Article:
Married - Children                          38.9%                  41.74%              2.85
 Married - No Children                       28.68%                 30.43%              1.75
 Single - No Children                        5.03%                  6.33%               1.30
Source: SWITCH Calculation


5.1 Findings
        Changes to the social welfare system have a greater effect on those towards the lower end of
         the income distribution due to the nature of the income that they receive.
        The analysis shows that the majority of social welfare recipients will not experience a
         disincentive as they are not claiming for adult and child dependants.
        The effect of rate increases is magnified for families with children with a greater number of
         recipients in this cohort experiencing a disincentive than single individuals or couples without
         children.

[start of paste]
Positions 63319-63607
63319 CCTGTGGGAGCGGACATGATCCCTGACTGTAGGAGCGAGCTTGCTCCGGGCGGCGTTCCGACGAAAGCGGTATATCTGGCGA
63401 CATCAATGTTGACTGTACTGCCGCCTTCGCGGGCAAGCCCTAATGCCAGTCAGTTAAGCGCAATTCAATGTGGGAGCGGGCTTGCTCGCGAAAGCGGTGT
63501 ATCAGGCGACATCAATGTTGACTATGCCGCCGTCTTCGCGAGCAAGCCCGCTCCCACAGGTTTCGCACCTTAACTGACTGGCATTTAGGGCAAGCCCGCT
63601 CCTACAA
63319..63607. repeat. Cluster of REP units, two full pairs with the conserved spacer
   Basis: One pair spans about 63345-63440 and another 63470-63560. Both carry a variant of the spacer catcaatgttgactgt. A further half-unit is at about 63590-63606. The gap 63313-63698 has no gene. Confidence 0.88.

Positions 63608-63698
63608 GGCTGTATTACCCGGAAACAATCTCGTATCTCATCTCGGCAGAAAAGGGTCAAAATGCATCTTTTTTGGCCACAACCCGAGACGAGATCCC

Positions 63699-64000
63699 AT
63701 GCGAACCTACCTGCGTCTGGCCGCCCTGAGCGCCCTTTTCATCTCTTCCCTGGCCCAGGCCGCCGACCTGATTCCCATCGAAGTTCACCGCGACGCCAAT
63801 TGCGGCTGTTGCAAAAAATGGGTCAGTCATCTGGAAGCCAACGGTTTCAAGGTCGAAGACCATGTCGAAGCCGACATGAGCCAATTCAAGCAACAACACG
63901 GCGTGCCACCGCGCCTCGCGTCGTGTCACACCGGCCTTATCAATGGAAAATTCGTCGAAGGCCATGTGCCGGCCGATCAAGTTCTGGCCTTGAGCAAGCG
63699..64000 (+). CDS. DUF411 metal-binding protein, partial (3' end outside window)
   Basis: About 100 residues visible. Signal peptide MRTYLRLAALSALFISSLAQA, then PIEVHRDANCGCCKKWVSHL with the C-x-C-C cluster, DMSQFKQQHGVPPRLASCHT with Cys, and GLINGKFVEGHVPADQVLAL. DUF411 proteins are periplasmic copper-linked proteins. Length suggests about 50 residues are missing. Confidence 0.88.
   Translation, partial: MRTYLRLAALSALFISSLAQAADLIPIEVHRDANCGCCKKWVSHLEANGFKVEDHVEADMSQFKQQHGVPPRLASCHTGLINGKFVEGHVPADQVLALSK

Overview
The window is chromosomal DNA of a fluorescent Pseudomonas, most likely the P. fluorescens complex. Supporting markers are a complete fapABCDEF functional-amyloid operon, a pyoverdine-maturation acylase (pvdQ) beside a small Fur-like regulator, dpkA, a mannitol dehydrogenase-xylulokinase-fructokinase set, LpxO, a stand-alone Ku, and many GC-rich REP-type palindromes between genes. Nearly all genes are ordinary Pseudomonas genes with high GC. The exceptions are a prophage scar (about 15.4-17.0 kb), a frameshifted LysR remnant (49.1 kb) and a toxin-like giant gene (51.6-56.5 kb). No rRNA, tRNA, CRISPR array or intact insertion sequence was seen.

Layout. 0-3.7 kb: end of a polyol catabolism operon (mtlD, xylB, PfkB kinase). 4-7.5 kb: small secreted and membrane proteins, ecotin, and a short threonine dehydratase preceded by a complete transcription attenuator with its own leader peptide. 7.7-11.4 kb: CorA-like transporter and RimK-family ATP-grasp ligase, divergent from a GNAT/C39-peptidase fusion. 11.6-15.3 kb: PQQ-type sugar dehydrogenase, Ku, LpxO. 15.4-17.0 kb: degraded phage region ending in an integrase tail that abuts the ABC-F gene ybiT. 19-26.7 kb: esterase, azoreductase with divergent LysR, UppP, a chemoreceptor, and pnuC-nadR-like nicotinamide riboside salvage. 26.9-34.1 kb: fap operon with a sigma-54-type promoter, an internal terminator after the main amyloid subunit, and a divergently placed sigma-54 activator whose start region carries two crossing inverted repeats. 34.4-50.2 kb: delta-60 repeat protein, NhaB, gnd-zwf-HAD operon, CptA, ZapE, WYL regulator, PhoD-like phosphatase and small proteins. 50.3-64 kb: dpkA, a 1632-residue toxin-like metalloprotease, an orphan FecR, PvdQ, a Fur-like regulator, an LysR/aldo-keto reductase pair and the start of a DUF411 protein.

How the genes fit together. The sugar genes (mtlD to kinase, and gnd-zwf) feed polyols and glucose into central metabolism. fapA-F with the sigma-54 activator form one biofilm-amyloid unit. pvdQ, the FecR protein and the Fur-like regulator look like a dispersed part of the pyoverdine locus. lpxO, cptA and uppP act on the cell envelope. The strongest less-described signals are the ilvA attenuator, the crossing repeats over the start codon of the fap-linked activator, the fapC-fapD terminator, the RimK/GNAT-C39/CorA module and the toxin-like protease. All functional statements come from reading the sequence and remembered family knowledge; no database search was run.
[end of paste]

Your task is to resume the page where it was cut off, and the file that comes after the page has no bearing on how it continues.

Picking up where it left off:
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   The high level of replacement rate amongst these households could affect their incentives to
        return to employment if further rate increases are introduced without due regard to wage
        growth or inflation.
       Decisions around future rate increases should therefore have regard to the impact on
        replacement rates and in turn labour market participation among selected cohorts highlighted
        in this analysis.


6. Case Studies
In order to further examine the various measures which affect the disposable income of an individual
or household, the author constructed a model designed to calculate replacement rates for different
family units dependent on a number of key variables such an hourly wage, hours worked, location of
residence, and number of children. This model included benefits which are not provided by DEASP
such as the Housing Assistance Payment (HAP) which is administered by the Department of Housing,
Planning, and Local Government. A comparison was then drawn between the level of disposable
income after tax and essential expenses when in employment and unemployment. For families with